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Epoxy -will it harden

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Forum topic by snowdog posted 09-10-2011 01:30 PM 2717 views 0 times favorited 12 replies Add to Favorites Watch
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snowdog

1132 posts in 2737 days


09-10-2011 01:30 PM

Topic tags/keywords: epoxy

I messed up and was not paying attention to detail and did not use enough hardener in the mix. Will it ever harden?
It was approximately:
1 to .70 mix
Epoxy to Hardener:

-- "so much to learn and so little time"..


12 replies so far

View patron's profile

patron

13184 posts in 2095 days


#1 posted 09-10-2011 01:38 PM

with any hardener at all
it should be fine

i have had to wait for 4-5 days sometimes
as i just eyeball the mix

-- david - only thru kindness can this world be whole . If we don't succeed we run the risk of failure. Dan Quayle

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snowdog

1132 posts in 2737 days


#2 posted 09-10-2011 01:49 PM

I dislike when I mess up something so simple, no fool like an old fool. At least I usually only make a mistake once, but there are so many things that can go wrong that I always find another thing to mess up. At least I do not have to make the same mistake twice <laugh> to keep making mistakes.

-- "so much to learn and so little time"..

View Keith Fenton's profile

Keith Fenton

323 posts in 1674 days


#3 posted 09-10-2011 02:27 PM

I don’t speak from personal experience but it is my understanding that epoxy is a 2-part mixture with each molecule needing a corresponding molecule of hardener to bond with chemically in order for it to harden. It’s not like a resin/catalyst reaction like with fiberglass where less catalyst just slows down the hardening process.

-- Scroll saw patterns @ http://www.sheilalandrydesigns.com

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CharlieM1958

15820 posts in 2972 days


#4 posted 09-10-2011 02:31 PM

Once you pass 50, everything takes longer to get hard.

-- Charlie M. "Woodworking - patience = firewood"

View degoose's profile

degoose

7052 posts in 2109 days


#5 posted 09-10-2011 10:35 PM

Charlie, now you tell me…

-- Drink twice... and don't bother to cut... @ lazylarrywoodworks.com.au For lovers of all things timber...

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snowdog

1132 posts in 2737 days


#6 posted 09-11-2011 01:54 PM

That is funny Charlie but I thought it was the longevity of the system that took a toll after 50 :)

-- "so much to learn and so little time"..

View MrRon's profile

MrRon

2991 posts in 1997 days


#7 posted 09-11-2011 04:50 PM

Keith, There are many different mix combinations. They are formulated by the manufacturer to suit different requirements; some for strength, some for speed, some for convenience (2:1).

View mafe's profile

mafe

9690 posts in 1843 days


#8 posted 09-11-2011 05:38 PM

Pls tell us if it did.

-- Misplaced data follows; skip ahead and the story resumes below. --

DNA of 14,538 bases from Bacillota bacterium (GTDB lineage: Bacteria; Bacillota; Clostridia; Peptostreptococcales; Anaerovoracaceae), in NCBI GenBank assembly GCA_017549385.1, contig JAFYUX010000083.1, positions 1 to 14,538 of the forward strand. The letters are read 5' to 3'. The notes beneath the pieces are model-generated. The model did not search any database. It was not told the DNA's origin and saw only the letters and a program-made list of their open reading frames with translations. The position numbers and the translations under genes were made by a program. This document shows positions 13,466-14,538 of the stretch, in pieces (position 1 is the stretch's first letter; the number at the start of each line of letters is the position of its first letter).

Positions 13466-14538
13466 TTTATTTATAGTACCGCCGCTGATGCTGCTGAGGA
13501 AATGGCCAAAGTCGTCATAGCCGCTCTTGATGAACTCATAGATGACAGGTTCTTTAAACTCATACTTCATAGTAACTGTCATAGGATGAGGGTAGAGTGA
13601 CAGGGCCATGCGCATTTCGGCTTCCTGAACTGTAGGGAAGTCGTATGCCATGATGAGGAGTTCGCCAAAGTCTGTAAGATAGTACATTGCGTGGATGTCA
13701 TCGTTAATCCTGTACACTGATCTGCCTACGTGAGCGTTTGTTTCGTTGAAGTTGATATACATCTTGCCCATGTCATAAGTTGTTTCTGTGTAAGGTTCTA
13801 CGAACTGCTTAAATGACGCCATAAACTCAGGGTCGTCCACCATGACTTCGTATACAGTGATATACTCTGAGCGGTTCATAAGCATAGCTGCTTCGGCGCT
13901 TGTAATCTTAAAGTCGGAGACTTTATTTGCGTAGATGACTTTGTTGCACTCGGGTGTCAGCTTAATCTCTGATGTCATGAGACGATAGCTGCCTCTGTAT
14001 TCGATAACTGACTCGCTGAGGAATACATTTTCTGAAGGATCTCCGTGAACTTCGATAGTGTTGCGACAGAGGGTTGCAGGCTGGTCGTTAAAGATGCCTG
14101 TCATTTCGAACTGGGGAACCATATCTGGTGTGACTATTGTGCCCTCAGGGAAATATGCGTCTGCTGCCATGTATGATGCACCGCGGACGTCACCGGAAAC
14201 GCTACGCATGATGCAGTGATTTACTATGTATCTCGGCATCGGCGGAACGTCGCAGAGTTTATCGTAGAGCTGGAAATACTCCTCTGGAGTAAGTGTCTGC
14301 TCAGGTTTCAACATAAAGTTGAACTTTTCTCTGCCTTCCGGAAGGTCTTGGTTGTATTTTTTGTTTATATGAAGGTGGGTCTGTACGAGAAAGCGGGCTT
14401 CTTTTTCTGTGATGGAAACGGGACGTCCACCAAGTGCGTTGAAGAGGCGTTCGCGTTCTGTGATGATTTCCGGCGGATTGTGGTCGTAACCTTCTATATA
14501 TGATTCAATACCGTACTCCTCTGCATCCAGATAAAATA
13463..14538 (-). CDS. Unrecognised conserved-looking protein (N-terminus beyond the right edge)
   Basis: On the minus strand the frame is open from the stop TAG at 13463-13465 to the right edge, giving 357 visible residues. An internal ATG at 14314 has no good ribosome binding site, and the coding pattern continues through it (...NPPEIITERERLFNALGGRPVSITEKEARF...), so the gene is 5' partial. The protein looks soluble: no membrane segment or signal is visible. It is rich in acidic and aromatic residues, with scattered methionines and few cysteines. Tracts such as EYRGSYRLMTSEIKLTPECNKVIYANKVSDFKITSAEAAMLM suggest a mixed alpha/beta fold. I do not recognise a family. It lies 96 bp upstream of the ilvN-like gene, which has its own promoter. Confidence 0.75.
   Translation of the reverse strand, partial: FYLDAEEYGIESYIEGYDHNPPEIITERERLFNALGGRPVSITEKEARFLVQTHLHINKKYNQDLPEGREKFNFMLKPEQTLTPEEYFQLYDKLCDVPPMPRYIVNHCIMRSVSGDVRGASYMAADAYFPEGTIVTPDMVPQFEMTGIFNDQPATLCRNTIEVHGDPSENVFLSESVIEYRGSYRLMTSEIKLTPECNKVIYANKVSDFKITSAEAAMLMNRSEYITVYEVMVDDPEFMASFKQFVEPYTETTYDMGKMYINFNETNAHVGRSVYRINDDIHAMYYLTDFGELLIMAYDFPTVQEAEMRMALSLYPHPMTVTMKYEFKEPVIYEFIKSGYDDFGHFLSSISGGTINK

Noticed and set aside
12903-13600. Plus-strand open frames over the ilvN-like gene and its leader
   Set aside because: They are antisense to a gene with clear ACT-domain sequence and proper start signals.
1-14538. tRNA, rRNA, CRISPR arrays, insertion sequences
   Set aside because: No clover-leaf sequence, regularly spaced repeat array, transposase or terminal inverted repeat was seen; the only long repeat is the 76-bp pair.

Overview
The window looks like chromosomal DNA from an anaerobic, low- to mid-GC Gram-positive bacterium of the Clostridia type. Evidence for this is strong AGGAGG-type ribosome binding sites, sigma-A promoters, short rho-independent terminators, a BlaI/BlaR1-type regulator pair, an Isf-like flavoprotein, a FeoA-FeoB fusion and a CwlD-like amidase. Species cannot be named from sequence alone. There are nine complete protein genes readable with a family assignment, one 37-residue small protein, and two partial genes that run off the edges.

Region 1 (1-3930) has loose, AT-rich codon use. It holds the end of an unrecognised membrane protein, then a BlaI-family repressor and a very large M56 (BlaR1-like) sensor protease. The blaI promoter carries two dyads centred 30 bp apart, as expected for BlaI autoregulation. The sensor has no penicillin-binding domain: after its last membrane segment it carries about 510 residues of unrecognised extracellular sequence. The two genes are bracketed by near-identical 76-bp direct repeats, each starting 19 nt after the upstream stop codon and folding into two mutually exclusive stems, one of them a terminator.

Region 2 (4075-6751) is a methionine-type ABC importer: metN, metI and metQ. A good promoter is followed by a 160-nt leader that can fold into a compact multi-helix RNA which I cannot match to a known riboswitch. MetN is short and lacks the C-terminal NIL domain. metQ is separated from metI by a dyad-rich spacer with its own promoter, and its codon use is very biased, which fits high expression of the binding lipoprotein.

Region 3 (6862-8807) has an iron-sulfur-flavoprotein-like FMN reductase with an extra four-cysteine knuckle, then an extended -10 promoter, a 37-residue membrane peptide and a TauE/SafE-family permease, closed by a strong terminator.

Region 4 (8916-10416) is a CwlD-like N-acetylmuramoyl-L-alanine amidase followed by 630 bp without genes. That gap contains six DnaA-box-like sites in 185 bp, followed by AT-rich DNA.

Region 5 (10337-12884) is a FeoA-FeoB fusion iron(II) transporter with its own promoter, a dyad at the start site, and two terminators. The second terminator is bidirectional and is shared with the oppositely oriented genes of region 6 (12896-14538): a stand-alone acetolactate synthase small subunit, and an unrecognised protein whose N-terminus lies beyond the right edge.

I have only once tried that it was impossible, but I think the product was bad…
Otherwise time solves it, but I suspect it will not be as strong.
Best thoughts,
Mads

-- Mad F, the fanatical rhykenologist and vintage architect. Democraticwoodworking.

View shipwright's profile

shipwright

5319 posts in 1552 days


#9 posted 09-11-2011 07:07 PM

Kieth is right. Epoxies (true epoxies, you never know what someone may market as an epoxy) are sold in two parts because the are two reagents in a chemical reaction that will form a polymer. When mixed they will react and form new molecules in what ever ratio is required (like the 2:1 ratio for hydrogen and oxygen to make water)

If, when all the available partner molecules for one reagent are consumed, there are still molecules of one or the other in the mix they will prevent the material from achieving it’s potential in hardness, strength, etc.

These effects can be minimal with some cases and catastrophic in others. A few spare molecules is no big deal but if you are dealing with a 5:1 mix and you mix it 1:1 you will have a big sticky mess to clean up.

This is completely different than catalyst reactions like polyester where all the reagents are already present in the resin but won’t react without the presence of a catalyst (MEK for polyester). In these reactions the more catalyst you add the faster they will react. The only way you can speed up epoxy is with heat.

-- Paul M ..............If God wanted us to have fiberglass boats he would have given us fiberglass trees. http://prmdesigns.com/

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mafe

9690 posts in 1843 days


#10 posted 09-11-2011 10:00 PM

Not too hot!
You can acually micowave epoxy joints and take them apart, I do that in my knife making.
Also I make it more easy floading with heat before it dry up, but don’t try this with the fast version.
Best thoughts,
Mads

-- Mad F, the fanatical rhykenologist and vintage architect. Democraticwoodworking.

View WoodNuts's profile

WoodNuts

74 posts in 1702 days


#11 posted 09-12-2011 09:43 AM

Hey Charlie, he didn’t ask how to push a rope.

-- ...there's a fix fer dat...

View snowdog's profile

snowdog

1132 posts in 2737 days


#12 posted 09-12-2011 12:42 PM

The epoxy was some no named brand I got at a local hobby shop to glue my air plane wings together. It has hardened after 4 days to the point that I feel confident in its ability to stay together <laugh> There is a carbon fiber tube adding rigidity to the wing so I will test fly it this week when the weather is a bit nicer and see if I can crash it :)

Here is a pic of the plane , and no that is not me, just a pic from the hobby shop. (http://www.horizonhobby.com/Products/Default.aspx?ProdID=EFL2725)

-- "so much to learn and so little time"..

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